Hong Kong police recover $11M worth of assets in JPEX case: Report

The Secretary for Security of Hong Kong, Chris Tang Ping-keung, has vowed to bring justice to people who fell victim to the JPEX crypto exchange fraud, local media has reported. In a press conference on Wednesday, Sept. 27, the security chief’s office said police are actively looking for the key operators behind the JPEX crypto exchange that orchestrated the country’s largest digital asset fraud.

During the press conference, Tang Ping-keung revealed that the police had made 12 arrests in the case so far and seized more than 8 million Hong Kong dollars ($1 million) in cash, as well as assets worth 77 million HK$ ($9.8 million), including real estate and digital currency, according to a report by the South China Morning Post.

Tang added that the police were actively looking for the ringleaders in the case and called their capture a major factor in solving it.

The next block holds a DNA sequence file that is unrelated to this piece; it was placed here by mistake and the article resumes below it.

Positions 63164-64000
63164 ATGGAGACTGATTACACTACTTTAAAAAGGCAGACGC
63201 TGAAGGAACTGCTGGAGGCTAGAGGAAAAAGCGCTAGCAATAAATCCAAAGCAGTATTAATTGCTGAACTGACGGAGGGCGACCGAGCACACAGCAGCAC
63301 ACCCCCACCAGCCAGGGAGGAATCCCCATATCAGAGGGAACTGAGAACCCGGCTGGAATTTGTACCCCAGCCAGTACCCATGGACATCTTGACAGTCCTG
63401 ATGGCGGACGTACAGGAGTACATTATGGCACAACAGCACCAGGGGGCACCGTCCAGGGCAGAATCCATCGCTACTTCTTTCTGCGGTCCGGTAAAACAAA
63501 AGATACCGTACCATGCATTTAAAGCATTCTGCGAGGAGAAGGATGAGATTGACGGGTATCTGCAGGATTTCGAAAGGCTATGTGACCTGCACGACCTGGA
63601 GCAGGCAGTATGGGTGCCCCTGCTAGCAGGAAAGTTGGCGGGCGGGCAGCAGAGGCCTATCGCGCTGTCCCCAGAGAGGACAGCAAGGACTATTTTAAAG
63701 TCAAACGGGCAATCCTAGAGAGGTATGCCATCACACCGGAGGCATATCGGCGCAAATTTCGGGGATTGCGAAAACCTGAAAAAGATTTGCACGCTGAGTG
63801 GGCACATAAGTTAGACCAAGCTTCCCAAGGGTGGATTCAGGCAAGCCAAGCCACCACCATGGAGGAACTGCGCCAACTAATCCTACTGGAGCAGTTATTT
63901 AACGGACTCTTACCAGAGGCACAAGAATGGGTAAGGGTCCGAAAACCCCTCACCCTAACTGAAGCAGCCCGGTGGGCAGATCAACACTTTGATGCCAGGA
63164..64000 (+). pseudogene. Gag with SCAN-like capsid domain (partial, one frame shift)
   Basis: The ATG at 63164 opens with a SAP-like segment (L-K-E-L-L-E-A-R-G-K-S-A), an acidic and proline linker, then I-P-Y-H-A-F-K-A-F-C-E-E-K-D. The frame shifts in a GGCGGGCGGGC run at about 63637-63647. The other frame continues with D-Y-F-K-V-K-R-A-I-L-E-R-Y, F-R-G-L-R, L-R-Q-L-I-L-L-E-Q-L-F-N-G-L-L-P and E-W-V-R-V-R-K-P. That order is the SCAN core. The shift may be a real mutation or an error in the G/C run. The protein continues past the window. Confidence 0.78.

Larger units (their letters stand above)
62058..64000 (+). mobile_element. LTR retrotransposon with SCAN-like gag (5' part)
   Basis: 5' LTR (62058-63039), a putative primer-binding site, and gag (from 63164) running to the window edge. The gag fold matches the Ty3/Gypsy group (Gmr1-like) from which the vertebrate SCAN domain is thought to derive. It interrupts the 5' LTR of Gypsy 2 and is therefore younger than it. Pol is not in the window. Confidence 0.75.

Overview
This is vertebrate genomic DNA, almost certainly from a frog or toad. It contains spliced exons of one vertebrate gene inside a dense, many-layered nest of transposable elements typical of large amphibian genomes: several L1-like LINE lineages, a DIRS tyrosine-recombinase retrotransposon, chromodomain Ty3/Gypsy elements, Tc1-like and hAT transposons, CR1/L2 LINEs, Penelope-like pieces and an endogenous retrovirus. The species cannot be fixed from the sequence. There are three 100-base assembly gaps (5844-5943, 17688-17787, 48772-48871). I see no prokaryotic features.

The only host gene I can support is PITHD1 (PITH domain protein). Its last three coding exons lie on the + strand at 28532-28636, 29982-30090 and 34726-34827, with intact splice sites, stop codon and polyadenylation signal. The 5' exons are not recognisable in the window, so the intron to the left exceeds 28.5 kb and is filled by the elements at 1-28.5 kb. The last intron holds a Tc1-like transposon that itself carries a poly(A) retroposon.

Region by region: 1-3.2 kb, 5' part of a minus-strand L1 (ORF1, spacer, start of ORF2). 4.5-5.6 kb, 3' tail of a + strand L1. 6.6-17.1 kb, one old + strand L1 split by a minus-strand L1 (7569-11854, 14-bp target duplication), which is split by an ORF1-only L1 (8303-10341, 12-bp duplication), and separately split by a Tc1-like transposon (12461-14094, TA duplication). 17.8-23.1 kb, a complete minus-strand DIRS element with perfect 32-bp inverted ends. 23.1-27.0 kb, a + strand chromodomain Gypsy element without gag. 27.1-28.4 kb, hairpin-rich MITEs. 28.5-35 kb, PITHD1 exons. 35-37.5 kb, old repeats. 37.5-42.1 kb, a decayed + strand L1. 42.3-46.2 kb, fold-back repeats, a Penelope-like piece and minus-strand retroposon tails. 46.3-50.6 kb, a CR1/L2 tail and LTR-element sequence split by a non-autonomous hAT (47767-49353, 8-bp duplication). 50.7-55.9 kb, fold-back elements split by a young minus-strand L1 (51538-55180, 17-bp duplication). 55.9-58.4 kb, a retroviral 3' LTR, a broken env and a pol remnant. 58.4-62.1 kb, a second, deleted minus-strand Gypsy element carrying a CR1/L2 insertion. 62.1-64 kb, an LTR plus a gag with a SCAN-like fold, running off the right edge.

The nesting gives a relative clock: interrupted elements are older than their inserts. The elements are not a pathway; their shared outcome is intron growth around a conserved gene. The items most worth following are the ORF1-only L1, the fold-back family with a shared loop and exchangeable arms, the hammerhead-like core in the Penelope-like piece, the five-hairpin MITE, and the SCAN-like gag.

The operators of the JPEX crypto exchange are accused of running an unauthorized crypto platform and defrauding customers of millions of dollars. Tang also notified the press that they are working with the country’s regulators to put specific measures in place to avoid any such fraud in the future.

Local police in Hong Kong received 2,369 complaints from victims who lost their hard-earned money by investing in the unregulated exchange. The total monetary value of the fallout is estimated to be around 1.4 billion HK$ ($178 million).

The police have made 12 arrests in the case, including three JPEX Technical Support Company employees, along with two YouTubers, Chan Wing-yee and Chu Ka-fa.

Related: Hong Kong securities regulator issues in-principle approval to HKVAX

The first signs of trouble related to JPEX emerged on Sept. 15 when several users complained about difficulty withdrawing funds. As the news about withdrawal issues gained traction, the platform notoriously raised its withdrawal fees to 999 Tether to deter users from withdrawing funds after a warning from regulators.

Deposit risk: What do crypto exchanges really do with your money?

cointelegraph.com

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